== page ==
The predictive potential of Heart Rate Variability for Depression

Neuroscience. 2024 Mar 19:S0306-4522(24)00126-X. doi: 10.1016/j.neuroscience.2024.03.013. Online ahead of print.


Heart rate variability (HRV),a measure of the fluctuations in the intervals between consecutive heartbeats, is an indicator of changes in the autonomic nervous system. A chronic reduction in HRV has been repeatedly linked to clinical depression. However, the chronological and mechanistic aspects of this relationship, between the neural, physiological, and psychopathological levels, remain unclear. In this review we present evidence by which changes in HRV might precede the onset of depression. We describe several pathways that can facilitate this relationship. First, we examine a theoretical model of the impact of autonomic imbalance on HRV and its role in contributing to mood dysregulation and depression. We then highlight brain regions that are regulating both HRV and emotion, suggesting these neural regions as potential mediators of this relationship, and the Insula in particular. We also present additional possible mediating mechanisms involving the immune system and inflammation processes. Lastly, we support this model by showing evidence that modification of HRV with biofeedback leads to an improvement in some depression symptoms. The possibility that changes in HRV precede the onset of depression is a critical possibility to put to the test, not only because it will provide insights into the mechanisms of the illness but also because it may offer a predictive anddiagnosticphysiological marker for depression. Importantly, it may then also help develop new effective clinical interventions for the treatment of depression.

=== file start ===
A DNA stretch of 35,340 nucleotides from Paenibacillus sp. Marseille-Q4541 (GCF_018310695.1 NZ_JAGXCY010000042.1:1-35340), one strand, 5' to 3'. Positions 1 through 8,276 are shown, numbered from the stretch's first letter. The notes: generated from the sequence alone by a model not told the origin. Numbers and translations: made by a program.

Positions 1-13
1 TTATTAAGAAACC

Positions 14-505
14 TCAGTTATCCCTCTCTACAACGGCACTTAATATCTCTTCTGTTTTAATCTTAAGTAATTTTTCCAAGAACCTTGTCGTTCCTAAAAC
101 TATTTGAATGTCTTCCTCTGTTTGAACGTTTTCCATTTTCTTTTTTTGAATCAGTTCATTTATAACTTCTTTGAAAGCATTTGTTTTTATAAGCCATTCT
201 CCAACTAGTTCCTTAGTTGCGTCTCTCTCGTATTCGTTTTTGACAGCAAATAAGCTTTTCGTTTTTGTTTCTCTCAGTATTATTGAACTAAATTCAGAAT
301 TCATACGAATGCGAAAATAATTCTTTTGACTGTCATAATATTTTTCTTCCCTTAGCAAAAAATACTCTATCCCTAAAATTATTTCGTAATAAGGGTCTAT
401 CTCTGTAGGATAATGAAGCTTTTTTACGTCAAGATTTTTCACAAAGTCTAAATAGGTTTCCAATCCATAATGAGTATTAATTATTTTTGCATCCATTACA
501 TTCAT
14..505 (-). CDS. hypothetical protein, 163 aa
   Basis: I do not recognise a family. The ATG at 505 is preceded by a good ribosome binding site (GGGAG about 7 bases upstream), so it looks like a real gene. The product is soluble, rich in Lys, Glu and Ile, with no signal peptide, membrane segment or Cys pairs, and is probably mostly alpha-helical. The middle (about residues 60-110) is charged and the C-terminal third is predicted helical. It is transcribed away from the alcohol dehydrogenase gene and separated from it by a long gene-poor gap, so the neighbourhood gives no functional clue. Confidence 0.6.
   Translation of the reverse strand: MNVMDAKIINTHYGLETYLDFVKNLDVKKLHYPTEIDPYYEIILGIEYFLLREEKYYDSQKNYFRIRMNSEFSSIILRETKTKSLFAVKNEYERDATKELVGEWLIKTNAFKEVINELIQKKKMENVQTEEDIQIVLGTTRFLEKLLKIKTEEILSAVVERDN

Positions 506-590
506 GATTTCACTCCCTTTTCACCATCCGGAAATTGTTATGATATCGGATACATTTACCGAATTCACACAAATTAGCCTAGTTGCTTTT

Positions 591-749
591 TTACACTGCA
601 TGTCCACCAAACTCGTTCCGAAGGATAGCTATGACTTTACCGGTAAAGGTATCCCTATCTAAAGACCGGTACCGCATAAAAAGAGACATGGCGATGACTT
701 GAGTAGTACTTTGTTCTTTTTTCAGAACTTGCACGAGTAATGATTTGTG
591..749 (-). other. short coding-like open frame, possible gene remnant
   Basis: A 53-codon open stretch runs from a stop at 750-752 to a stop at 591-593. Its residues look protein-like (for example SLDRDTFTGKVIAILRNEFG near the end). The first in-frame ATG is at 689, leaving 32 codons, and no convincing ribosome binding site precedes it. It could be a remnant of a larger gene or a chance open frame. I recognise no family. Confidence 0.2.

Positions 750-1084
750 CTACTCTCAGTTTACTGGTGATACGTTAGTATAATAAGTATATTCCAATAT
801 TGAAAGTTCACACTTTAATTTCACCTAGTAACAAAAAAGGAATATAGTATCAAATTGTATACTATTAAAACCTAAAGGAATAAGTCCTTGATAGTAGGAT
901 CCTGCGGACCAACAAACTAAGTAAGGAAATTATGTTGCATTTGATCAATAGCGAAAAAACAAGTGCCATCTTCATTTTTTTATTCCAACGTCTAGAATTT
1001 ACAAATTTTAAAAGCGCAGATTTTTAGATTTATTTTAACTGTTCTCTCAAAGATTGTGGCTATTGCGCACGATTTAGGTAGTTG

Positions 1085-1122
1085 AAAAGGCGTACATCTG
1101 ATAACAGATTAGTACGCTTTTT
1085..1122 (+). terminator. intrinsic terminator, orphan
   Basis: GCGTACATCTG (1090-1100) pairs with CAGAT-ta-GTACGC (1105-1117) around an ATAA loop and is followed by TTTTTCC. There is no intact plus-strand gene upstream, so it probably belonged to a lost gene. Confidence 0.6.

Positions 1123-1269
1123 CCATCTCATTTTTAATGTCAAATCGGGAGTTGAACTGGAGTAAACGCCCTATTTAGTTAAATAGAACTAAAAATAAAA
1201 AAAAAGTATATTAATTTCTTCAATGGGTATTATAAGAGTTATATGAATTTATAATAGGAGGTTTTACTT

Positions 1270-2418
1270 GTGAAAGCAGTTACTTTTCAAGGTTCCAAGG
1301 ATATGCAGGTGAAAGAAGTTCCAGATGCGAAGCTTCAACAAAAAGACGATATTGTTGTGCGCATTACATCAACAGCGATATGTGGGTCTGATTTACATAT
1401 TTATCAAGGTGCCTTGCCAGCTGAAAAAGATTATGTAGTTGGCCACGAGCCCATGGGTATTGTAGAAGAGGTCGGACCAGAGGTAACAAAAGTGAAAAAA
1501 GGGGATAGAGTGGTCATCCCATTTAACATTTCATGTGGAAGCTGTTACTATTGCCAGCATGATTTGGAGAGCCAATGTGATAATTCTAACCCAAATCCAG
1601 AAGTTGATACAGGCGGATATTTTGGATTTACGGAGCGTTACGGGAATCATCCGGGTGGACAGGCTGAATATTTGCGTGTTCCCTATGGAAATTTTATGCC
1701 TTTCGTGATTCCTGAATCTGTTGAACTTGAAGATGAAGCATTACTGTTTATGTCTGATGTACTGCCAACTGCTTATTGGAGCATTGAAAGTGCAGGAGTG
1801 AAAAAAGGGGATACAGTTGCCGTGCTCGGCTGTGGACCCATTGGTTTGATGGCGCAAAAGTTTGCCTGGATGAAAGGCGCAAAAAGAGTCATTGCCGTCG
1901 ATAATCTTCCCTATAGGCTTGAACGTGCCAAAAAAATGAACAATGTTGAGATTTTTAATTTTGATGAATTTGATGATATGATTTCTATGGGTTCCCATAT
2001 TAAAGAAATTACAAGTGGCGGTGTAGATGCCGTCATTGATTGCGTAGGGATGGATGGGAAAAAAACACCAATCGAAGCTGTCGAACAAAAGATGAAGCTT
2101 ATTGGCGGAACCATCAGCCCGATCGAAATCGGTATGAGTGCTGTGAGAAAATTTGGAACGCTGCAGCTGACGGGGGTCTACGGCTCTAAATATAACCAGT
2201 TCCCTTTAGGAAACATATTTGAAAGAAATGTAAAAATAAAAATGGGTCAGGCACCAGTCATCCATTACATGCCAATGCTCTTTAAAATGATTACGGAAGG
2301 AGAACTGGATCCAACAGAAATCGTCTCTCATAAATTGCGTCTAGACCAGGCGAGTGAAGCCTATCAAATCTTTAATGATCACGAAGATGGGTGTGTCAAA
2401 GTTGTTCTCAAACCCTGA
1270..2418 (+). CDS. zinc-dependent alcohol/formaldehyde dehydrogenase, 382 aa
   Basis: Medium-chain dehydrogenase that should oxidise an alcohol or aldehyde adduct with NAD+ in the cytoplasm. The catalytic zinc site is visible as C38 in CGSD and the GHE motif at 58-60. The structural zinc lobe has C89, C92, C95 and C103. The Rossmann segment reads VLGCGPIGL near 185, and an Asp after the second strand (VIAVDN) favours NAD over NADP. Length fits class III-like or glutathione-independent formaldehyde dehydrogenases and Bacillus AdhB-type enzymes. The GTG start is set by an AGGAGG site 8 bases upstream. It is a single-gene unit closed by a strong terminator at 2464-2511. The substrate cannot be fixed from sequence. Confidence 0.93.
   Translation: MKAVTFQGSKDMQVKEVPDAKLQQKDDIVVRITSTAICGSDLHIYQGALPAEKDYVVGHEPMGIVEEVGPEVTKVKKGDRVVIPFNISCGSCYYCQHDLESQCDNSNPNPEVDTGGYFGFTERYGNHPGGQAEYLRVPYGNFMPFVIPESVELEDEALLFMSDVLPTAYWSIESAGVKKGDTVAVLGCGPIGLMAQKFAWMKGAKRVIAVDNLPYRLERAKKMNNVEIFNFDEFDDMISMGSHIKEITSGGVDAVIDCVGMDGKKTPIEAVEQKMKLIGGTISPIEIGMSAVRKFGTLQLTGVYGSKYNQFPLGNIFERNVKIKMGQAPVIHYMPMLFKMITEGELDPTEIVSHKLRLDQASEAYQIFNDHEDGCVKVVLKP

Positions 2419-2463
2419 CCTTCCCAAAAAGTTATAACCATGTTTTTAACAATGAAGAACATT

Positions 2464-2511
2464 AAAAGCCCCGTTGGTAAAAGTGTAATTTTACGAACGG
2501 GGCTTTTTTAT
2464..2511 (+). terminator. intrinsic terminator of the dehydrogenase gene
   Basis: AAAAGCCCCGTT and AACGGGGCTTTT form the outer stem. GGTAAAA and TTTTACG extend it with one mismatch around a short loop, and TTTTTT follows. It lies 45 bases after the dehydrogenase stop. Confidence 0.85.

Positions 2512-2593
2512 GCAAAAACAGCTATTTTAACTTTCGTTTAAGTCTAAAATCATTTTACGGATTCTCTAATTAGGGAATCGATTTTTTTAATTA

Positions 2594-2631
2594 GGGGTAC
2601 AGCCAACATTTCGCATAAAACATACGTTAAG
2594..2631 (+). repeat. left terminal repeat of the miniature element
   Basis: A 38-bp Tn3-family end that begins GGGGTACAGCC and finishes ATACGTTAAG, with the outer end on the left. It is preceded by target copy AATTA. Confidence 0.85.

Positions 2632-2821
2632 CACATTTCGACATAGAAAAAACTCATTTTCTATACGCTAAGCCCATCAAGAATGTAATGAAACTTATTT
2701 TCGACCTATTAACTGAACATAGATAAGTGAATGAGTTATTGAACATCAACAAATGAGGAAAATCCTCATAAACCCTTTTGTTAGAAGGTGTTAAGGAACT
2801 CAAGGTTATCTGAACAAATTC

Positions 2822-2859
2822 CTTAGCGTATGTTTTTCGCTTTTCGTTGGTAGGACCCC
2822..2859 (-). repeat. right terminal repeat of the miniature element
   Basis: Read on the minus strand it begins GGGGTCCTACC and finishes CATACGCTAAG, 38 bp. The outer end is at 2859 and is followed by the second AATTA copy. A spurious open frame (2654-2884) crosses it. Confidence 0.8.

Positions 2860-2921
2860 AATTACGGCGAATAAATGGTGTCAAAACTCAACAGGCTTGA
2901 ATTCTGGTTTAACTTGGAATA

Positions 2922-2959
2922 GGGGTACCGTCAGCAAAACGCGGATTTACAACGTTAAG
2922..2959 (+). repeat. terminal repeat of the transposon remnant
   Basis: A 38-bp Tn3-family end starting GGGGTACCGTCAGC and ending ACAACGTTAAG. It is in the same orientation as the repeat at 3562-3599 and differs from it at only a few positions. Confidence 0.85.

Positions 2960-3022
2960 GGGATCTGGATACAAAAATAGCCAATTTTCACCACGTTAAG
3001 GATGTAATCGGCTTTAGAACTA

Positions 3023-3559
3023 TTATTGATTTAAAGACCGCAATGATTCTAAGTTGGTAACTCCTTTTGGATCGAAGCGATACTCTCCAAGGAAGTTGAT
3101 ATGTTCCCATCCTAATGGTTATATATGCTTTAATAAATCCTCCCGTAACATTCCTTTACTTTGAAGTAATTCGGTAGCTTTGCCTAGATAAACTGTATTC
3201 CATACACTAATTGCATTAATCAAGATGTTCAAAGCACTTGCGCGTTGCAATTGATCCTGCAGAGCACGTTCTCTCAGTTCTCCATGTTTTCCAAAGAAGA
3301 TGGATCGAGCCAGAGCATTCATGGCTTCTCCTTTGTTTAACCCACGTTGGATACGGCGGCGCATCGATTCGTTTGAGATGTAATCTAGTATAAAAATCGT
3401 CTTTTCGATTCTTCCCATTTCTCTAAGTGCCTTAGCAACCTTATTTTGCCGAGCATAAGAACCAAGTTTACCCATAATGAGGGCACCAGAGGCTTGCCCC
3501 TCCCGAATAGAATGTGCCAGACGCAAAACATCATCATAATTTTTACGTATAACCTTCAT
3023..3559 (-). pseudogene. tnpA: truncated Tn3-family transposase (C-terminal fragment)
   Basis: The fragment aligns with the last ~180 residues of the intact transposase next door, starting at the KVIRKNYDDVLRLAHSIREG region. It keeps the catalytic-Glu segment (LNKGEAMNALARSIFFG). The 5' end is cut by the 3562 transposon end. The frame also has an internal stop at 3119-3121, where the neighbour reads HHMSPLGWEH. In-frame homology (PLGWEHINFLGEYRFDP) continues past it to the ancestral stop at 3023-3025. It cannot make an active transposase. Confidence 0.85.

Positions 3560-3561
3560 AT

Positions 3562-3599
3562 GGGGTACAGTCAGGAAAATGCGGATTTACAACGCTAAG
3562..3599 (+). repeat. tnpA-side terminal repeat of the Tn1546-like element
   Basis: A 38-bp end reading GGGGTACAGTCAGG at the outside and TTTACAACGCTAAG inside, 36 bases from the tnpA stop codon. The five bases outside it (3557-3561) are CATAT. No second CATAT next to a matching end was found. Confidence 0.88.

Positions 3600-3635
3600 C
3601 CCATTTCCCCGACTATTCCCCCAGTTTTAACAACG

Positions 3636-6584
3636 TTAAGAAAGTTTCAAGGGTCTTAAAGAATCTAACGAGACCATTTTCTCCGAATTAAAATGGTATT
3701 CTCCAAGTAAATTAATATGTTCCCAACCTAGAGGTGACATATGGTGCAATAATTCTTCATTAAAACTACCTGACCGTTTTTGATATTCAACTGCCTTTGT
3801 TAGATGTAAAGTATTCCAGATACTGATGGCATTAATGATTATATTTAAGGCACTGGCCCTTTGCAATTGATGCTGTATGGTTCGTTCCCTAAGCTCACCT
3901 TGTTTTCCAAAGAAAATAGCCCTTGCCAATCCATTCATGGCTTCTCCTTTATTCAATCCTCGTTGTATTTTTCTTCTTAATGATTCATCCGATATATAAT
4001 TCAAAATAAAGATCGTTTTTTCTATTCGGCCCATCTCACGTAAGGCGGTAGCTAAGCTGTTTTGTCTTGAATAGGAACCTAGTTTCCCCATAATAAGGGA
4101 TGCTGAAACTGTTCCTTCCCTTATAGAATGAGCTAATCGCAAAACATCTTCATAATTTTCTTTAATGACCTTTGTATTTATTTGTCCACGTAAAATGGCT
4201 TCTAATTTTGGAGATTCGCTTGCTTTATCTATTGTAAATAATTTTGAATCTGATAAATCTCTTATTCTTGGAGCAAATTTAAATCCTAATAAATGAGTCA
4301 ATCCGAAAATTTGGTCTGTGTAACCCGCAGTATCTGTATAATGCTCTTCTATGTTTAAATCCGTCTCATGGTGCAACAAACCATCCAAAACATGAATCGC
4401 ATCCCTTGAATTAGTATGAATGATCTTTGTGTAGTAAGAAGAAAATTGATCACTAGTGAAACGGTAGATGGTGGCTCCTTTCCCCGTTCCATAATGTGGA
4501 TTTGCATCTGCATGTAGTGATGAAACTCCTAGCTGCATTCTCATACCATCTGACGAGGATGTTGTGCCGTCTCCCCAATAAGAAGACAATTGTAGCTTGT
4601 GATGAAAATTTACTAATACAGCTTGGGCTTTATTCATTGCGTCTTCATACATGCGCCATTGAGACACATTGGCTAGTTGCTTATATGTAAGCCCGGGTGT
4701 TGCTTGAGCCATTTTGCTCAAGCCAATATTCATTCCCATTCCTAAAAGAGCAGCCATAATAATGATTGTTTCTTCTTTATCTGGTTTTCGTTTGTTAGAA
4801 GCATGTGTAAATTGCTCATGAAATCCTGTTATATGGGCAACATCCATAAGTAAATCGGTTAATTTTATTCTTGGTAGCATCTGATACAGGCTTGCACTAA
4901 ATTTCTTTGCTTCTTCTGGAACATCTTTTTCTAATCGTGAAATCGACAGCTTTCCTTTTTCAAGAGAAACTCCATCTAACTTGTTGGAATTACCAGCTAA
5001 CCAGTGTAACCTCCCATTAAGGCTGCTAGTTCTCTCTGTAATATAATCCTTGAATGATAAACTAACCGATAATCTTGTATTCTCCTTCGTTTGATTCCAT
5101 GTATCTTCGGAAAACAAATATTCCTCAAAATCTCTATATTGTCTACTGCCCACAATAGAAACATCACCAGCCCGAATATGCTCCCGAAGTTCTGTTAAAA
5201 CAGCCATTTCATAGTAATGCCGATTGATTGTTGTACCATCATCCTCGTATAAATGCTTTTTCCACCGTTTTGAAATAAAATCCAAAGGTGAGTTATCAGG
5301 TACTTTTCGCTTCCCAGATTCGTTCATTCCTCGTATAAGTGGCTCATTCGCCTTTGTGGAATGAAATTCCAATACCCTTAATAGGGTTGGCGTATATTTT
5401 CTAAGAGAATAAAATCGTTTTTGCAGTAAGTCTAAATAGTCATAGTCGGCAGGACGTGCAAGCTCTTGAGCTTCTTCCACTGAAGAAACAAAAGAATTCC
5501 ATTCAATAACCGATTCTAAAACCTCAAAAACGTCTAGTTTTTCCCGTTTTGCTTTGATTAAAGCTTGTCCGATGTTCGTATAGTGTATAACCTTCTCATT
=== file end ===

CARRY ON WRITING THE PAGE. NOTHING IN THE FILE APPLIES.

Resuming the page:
PMID:38513761 | DOI:10.1016/j.neuroscience.2024.03.013